Boston is one of six Abbott World Marathon Majors (AWMM) events (Tokyo, Boston, London, Berlin, Chicago, New York). The current series, Series X, began at last year’s Boston Marathon and concludes with the 2017 Boston Marathon. At the end of the series, the athlete with the most points wins the $500,000 grand prize (though that prize will be reduced to $250,000 starting with Series XI, which begins with next week’s London Marathon). Scoring is 25 points for a win, 16 for 2nd, 9 for 3rd, 4 for 4th and 1 for 5th. Only two races can count in a given series.
The men’s champion is decided as Kenya’s Eliud Kipchoge earned the maximum 50 points thanks to victories in London and at the Olympics last year. Lemi Berhanu Hayle could tie him with a win in Boston, but since Kipchoge beat Hayle head-to-head at the Olympics, Kipchoge would win the tiebreaker.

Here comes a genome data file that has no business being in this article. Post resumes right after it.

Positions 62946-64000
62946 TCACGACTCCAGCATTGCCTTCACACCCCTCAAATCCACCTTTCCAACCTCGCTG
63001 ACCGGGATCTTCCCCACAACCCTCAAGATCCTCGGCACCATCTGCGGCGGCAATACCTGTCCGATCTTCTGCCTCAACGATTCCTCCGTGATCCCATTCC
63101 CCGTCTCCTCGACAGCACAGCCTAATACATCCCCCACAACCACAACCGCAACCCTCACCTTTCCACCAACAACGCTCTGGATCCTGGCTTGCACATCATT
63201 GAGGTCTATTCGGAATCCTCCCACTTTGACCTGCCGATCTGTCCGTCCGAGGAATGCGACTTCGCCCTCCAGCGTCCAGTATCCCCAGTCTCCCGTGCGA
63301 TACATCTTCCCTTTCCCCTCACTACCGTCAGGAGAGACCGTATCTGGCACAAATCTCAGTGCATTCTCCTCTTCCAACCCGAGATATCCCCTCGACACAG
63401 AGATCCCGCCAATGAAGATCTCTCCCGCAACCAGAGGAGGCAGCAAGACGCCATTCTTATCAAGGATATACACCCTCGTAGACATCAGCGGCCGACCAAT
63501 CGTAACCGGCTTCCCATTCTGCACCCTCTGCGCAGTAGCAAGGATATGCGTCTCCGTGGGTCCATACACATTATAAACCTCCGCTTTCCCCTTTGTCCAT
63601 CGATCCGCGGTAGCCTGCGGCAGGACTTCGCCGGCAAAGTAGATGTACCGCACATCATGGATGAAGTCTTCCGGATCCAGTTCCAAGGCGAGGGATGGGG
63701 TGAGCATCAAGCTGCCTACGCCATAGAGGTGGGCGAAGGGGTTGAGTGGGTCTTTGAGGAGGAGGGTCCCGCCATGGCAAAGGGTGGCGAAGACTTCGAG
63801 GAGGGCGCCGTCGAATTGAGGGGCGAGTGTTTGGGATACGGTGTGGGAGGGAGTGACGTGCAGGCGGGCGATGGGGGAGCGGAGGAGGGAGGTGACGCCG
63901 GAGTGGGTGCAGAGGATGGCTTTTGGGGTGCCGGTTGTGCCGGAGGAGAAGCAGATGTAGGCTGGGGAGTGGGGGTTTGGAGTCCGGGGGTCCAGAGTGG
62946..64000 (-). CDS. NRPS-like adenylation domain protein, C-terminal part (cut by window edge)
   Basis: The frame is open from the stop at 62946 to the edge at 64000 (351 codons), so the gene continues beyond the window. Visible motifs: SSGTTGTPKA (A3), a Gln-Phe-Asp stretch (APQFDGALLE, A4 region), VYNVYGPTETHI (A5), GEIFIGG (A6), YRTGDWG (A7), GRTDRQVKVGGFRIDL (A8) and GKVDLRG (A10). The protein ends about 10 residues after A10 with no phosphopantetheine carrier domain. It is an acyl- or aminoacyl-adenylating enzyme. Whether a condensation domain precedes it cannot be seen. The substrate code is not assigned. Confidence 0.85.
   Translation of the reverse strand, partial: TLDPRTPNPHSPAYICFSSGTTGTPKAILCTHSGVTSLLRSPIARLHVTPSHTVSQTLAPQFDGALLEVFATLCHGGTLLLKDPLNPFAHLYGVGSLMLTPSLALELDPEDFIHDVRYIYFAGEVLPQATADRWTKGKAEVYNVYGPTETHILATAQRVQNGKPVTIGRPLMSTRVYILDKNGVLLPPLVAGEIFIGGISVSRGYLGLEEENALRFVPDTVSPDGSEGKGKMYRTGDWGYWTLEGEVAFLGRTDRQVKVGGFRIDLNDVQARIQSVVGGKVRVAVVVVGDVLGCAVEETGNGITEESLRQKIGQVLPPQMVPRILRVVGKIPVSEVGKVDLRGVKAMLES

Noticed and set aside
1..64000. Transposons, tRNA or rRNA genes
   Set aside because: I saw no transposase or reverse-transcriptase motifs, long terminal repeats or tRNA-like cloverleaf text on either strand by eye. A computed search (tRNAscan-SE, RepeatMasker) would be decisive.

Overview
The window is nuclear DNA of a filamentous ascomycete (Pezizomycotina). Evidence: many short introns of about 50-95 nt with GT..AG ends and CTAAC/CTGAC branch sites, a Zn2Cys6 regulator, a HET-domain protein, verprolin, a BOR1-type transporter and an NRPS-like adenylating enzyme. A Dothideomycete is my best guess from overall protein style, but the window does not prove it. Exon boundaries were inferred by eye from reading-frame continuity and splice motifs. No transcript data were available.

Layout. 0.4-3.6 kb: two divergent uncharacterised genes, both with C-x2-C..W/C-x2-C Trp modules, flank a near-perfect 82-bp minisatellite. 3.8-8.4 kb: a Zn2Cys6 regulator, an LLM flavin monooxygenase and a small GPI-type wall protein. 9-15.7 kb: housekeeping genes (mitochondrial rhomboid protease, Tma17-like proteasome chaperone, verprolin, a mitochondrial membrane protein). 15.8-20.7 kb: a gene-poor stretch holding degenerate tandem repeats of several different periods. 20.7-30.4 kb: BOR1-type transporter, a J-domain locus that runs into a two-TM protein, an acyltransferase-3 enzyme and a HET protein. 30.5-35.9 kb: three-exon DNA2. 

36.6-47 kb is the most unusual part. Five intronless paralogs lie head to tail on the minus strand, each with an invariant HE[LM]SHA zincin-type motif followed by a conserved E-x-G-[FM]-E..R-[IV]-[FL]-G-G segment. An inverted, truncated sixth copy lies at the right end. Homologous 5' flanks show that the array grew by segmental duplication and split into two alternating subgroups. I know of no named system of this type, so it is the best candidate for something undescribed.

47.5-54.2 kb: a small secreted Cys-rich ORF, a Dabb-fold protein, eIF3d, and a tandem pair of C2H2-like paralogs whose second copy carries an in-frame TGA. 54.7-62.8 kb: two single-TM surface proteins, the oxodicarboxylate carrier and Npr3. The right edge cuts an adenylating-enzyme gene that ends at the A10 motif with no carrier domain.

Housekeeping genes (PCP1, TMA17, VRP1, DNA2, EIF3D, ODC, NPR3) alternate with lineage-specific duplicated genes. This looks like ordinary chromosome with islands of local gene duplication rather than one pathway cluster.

Elite Men’s Field
|Emmanuel Mutai||Kenya||2:03:13||Has broken 2:10 just once in 4 attempts since running #4 A-T 2:03:13 at ’14 Berlin|
|Sammy Kitwara||Kenya||2:04:28||6th last year, then 2nd in Amsterdam & 1st in Taipei|
|Lemi Berhanu Hayle||Ethiopia||2:04:33||Defending champ was 13th at Olympics, then won Xiamen in January|
|Yemane Tsegay||Ethiopia||2:04:48||3rd last year, then won Fukuoka in December|
|Dino Sefir||Ethiopia||2:04:50||Wins in Barcelona & Ottawa in ’16|
|Sisay Lemma||Ethiopia||2:05:16||3rd in Dubai in January|
|Wilson Chebet||Kenya||2:05:27||2nd in ’14, 3rd in ’15; 2nd in Honolulu in December|
|Wesley Korir||Kenya||2:06:13||4th last year but hasn’t finished top 3 in any marathon since winning 2012 Boston|
|Geoffrey Kirui||Kenya||2:06:27||Boston is marathon #3 after 3rd Rotterdam, 7th Amsterdam in ’16|
|Yared Asmerom||Eritrea||2:07:27||Eritrean NR holder is 37 years old. 9th Fukuoka in December.|
|Meb Keflezighi||USA||2:08:37||At 41, does 2014 champ have anything left for final Boston?|
|Abdi Abdirahman||USA||2:08:56||40-year-old resurrected career with 3rd at NYC last year|
|Cutbert Nyasango||Zimbabwe||2:09:52||11th last year, 58th at Olympics|
|Galen Rupp||USA||2:10:05||Olympic bronze medallist is among favorites — if his foot is okay|
|Luke Puskedra||USA||2:10:24||4th at Olympic Trials, but only 19th in Chicago last year|
|Jared Ward||USA||2:11:30||Making Boston debut after stellar ’16 (3rd Trials, 6th Olympics)|